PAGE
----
Colin Mitchell MCEWAN [1916-1985]

Submitted by Alison McEwan on Thu, 02/26/2015 - 19:50
Colin Mitchell
Birthplace (country)
Cause of death
Heart failure


Connections: This person is ...

Photos that show this Person



Colin McEwan.PNG
Colin McEwan.PNG, by EMRide

“For 18 months this officer was in command of the BAAG forward post in the Samfou area and for about six of these months his post was isolated behind the enemy lines.  He was responsible for the escape and evasion and intelligence network in the large area from Hongkong east to Kwangchowwan including Hainan Island.

During this period, enemy advances twice compelled him to move his HQs and re-set his evasion lines; yet in spite of this Captain McEwan was able to rescue and pass through the enemy lines over 20 American airmen, some of whom were rescued from but a few miles from Hongkong.  In 1944 it was learned that some Allied POWs had escaped from a camp in Hainan Island, and were free in the jungle. Captain McEwan was given the job of making contact with these Dutch and Australian officers and effecting their rescue.  This meant passing through the strongly enemy-held Luichow Peninsula and penetrating right to the centre of the almost completely unknown Island of Hainan. Early in 1945 this was accomplished and a written communication was received from a Dutch officer giving all the names of the Dutch and Australian officers and information as to the P/W Camp.

Plans for their rescue [Operation Man Friday] were drawn up by Capt. McEwan and were already in operation and had passed the initial and most difficult stage when the whole operation had to be handed over to the Americans.

Under the difficult and primitive conditions prevailing in his area, Capt. McEwan’s achievements were outstanding and the high standard of service could only be maintained by careful planning and continual preparedness for any eventuality.”  (signed) L T Ride, Colonel.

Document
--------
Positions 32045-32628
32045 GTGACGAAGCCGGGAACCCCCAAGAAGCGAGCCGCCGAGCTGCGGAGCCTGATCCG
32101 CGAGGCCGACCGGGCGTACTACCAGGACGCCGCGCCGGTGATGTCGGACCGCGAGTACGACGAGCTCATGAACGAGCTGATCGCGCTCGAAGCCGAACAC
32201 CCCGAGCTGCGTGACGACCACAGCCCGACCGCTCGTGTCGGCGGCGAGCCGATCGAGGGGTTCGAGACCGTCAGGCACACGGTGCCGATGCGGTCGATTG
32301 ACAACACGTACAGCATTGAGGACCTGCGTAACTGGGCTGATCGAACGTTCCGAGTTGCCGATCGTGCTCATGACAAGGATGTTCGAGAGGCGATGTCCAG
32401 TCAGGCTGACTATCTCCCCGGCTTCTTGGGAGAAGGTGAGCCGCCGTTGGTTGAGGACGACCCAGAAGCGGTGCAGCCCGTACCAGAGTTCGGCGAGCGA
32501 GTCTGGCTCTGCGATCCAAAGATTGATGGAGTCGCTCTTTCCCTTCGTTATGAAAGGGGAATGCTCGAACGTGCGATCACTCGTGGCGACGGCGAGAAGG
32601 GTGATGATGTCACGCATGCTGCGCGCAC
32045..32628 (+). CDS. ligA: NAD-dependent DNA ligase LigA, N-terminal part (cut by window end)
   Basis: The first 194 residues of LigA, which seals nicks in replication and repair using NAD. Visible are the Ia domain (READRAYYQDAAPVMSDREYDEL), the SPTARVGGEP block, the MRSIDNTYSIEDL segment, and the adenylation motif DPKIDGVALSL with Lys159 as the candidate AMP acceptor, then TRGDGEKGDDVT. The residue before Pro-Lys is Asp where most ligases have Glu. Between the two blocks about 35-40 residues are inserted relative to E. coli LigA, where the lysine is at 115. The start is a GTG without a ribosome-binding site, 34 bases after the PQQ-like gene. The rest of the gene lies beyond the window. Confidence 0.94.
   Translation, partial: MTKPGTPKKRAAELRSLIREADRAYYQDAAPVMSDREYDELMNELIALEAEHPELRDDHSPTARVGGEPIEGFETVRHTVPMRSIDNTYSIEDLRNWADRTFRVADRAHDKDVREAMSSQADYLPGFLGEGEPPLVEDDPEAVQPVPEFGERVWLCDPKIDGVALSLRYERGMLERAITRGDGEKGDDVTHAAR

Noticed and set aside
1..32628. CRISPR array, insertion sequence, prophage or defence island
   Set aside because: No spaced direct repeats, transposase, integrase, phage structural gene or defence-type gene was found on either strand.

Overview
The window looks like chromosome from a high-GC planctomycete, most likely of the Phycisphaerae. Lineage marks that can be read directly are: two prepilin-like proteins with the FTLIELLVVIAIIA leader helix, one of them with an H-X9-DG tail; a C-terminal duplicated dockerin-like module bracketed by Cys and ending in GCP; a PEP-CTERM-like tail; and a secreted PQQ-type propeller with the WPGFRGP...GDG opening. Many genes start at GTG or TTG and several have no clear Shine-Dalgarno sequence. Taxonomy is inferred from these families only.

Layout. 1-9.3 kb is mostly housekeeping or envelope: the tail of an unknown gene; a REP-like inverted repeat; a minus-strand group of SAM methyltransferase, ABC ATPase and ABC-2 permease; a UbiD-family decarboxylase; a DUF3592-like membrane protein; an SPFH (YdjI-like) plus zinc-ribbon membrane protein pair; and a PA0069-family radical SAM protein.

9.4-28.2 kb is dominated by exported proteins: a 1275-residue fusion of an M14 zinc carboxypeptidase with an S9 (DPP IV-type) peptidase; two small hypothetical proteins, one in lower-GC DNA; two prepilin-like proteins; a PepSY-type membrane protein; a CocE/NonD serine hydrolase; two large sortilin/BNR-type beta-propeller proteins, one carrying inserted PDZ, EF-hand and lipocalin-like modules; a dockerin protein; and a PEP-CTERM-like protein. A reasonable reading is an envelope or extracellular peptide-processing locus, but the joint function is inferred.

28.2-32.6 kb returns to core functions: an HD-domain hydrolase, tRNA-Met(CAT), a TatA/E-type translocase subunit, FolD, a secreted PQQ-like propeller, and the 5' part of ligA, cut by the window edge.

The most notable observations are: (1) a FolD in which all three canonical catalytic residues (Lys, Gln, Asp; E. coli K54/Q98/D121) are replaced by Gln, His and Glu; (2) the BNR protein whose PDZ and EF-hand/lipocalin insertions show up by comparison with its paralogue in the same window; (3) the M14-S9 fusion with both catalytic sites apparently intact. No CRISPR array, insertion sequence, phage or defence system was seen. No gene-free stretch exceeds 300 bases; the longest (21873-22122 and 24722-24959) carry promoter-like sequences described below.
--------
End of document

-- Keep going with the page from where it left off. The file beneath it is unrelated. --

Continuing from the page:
Passenger lists  Southampton to Hong Kong  1947, 1951 and 1956

Colin Mitchell McEwan born 20 April 1916 school teacher

Elizabeth Munton Kennedy McEwan born 29 September 1916

Elizabeth Jane McEwan born 21 July 1948

Catherine Alison McEwan born 24 April 1950

Rachel McEwan born 20 January 1952

Address in UK 27 Marchmont Road Ayr Scotland


509/ 185

I believe that McEwan was the SOE agent from whom Captain “Potato” Jones, (O.C. A Coy 2 Royal Scots), was waiting to receive a report just before the Japanese attacked his position on the Shing Mun Redoubt on the night of 9 Dec 1941. Jones had just finished receiving the report of his alleged recce patrol of the Shing Mun Valley from 2/Lt Thomson, and he instructed the latter to remain in the Command Post as he wanted Thomson to hear what McEwan had to say.

Also, I understand that it was to McEwan whom R E Jones handed his diary many years after the war, which David Bellis is serialising on this website on a daily basis.

Wife  Elizabeth Munton Kennedy MacMillan [McEwan]

Daughter Elizabeth Anne McEwan

Daughter Catherine Alison McEwan

Daughter Rachel Lindsay McEwan

Extract from 'Report on visit to China  28th June -  14th September, 1944' by Major B K 'Bertie' Blount, Intelligence Corps.:
... "12th-16th August 1944.
While I was at Yanping, I stayed in the hospital with Captain Raymond Lee, but had my meals in the BAAG Mess.
The British personnel at Yanping consisted of Major McEwan, Captain White and Sgt Hinchcliffe, the wireless operator.  Captain Raymond Lee, a Canadian born Chinese, was in charge of the hospital, and the BAAG employed a number of first rate Chinese confidential translators and clerks to deal with the intelligence which was coming in all the time.  I spent my time in Yanping getting to know the staff, learning about their work, and in dealing for Gill-Davies with a number of points concerning administration and operations.
Major McEwan was on the best of terms with the Chinese in Yanping, and particularly with the orphans .  These boys were housed in the same large building as the hospital, which McEwan had frequent occasion to visit.  He was always greeted with salutes or scraps of English which he had taught them, and generally with both.
The Yanping office was a busy one, since a great many links radiated from it, and intelligence was coming in all the time from Canton, Hongkong, Macau and many other places.  Until recently, the office was located at Sam Fou, but had to retire to Yanping when  the Japanese advanced.  Since many of the links were  through cut-outs, some of them were lost, and while I was there they were being re-established, particularly a rather difficult one with Hainan...."
colin.PNG, by EMRide
This photo of Colin McEwan was taken in Yanping by Major Blount when he passed through Yanping in August 1944 on his way to an SOE mission concerning the  Patpo Mines.  He also photographed the house where BAAG had the top floor as the AHQ office.
AHQ house.PNG
AHQ house.PNG, by EMRide
From Colin's memoir:  "Our real address was a honey - 'behind the temple containing the tablets of the clan of Wong in the lane of the dragon of longevity in the city of inexpensive benevolence' although to our practical minded Cantonese neighbours it was I am afraid simply 'the English army office'."